Retirement Plan Beneficiary Designations
By Jessica Reynolds, JD, CISP
What does it mean to be a beneficiary of a qualified retirement plan?
A beneficiary is a person (or nonperson) who is designated by a participant, or by the plan, and may become entitled to a benefit under a qualified retirement plan after the death of the participant.
If a participant has a last will and testament, should the plan administrator distribute retirement plan assets to the person designated on a plan beneficiary designation or to the person named in the last will and testament?
When a qualified retirement plan participant dies, the designated beneficiary under the terms of the plan is entitled to the assets regardless of any designation in the participant’s will.
Can a participant name someone other than her spouse as the designated beneficiary for her qualified retirement plan?
If the participant is married, federal law requires that her spouse be named as the designated beneficiary of the qualified retirement plan. The participant’s spouse can irrevocably consent in writing to someone other than herself to be designated as the beneficiary. In general, a prenuptial agreement cannot take the place of the waiver because federal law requires a spouse, not a soon-to-be spouse, to consent to the waiver of beneficiary rights.
If a participant names his spouse as the designated beneficiary of the qualified retirement plan assets and they subsequently divorce, but the participant does not change his beneficiary designation, is the prior spouse entitled to the plan assets?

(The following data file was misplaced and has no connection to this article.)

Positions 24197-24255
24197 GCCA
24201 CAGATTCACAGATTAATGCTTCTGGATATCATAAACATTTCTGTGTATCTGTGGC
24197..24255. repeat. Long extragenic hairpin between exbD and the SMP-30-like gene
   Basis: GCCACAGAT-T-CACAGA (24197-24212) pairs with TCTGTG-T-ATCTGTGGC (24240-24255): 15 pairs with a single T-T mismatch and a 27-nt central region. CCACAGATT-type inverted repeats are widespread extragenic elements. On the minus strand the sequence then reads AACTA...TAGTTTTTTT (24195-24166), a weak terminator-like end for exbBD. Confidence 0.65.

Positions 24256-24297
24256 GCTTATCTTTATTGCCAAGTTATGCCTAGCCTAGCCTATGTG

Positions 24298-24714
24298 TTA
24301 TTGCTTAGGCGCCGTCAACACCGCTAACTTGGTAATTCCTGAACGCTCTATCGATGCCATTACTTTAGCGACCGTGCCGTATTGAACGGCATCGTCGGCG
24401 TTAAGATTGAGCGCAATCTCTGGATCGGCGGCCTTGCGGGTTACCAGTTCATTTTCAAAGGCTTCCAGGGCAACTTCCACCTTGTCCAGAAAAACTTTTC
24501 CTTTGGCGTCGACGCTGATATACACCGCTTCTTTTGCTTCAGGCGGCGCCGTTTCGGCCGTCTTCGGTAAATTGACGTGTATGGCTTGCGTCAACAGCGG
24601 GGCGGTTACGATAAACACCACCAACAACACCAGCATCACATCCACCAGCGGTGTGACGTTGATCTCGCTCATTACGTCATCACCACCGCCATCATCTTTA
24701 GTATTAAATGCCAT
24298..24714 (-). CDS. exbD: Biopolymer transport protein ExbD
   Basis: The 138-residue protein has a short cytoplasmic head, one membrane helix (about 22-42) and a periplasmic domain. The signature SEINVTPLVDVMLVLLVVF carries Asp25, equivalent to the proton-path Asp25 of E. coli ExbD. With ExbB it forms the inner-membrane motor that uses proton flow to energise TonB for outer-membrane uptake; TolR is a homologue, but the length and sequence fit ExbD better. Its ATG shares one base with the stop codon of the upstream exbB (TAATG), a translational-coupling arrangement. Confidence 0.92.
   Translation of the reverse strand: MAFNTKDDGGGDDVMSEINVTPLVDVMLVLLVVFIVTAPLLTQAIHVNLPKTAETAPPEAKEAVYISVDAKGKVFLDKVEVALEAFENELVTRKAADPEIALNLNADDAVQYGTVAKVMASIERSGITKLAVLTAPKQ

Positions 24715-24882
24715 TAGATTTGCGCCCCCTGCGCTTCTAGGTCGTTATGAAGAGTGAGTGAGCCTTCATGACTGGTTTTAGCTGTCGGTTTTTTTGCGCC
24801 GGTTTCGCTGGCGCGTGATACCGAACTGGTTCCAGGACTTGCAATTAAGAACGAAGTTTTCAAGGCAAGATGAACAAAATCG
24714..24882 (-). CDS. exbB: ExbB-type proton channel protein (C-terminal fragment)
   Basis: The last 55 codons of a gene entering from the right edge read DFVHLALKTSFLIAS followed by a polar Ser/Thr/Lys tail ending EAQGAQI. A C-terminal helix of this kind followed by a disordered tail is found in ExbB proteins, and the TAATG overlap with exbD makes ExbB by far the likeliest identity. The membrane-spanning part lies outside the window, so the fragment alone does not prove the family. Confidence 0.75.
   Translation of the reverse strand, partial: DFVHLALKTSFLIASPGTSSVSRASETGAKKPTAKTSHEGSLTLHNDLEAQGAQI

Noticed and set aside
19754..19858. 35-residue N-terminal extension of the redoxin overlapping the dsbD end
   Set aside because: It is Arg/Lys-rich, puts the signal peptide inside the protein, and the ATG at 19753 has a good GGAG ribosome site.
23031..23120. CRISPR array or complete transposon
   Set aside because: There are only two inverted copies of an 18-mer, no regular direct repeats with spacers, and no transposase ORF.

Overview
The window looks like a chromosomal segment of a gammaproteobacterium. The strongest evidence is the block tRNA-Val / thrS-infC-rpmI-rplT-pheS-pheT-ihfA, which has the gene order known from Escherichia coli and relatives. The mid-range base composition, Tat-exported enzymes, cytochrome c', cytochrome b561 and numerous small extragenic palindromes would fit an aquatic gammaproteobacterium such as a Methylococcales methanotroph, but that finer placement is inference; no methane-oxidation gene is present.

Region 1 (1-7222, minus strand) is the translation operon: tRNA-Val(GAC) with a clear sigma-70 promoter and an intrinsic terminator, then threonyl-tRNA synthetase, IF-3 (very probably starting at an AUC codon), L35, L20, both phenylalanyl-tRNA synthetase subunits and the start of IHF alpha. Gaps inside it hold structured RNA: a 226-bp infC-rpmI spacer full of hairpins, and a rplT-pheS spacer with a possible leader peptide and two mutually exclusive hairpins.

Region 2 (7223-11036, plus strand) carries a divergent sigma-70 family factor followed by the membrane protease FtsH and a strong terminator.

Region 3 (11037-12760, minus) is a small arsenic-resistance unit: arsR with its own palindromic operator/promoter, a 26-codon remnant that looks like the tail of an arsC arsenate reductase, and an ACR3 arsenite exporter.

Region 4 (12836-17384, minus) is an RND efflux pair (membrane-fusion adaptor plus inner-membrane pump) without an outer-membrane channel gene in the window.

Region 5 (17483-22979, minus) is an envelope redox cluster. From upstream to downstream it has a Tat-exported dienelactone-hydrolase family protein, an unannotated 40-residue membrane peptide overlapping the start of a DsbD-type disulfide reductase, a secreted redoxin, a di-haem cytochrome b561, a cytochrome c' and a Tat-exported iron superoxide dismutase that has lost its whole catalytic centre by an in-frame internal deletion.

Qualified retirement plans are governed by federal law, and ERISA requires the plan administrator to pay the proceeds to the beneficiary named by the plan participant and to disregard state law. Therefore, if a participant names his spouse as beneficiary and he later divorces, his ex-spouse will inherit if he does not change the beneficiary designation. However, a plan document can be drafted to disregard any beneficiary designation of a former spouse. A participant should be diligent in updating the beneficiary designation after divorce if he does not want to designate his ex-spouse as beneficiary.
If a participant fails to return a beneficiary designation form or if the beneficiary dies prior to the participant, who is the beneficiary of the qualified retirement plan assets?
If the participant was unmarried at the time of her death, the terms of the plan document will define the default beneficiary. Absent a valid beneficiary designation, the account will be distributed according to the default. The default beneficiary under a plan frequently is the participant’s estate.
If a beneficiary does not want the assets from the qualified retirement plan, is she required to accept them?
If a designated beneficiary does not want to take the plan assets, she can disclaim the assets. The disclaimer must be irrevocable, it must be in writing, and it must be received by the plan administrator no later than the later of (a) nine months after the participant died, or (b) nine months after the beneficiary turns age 21. The beneficiary must not accept any interest in the property and she cannot direct to whom the assets will be distributed after she disclaims. If a participant wants to disclaim assets, she should speak to competent legal counsel or her tax advisor.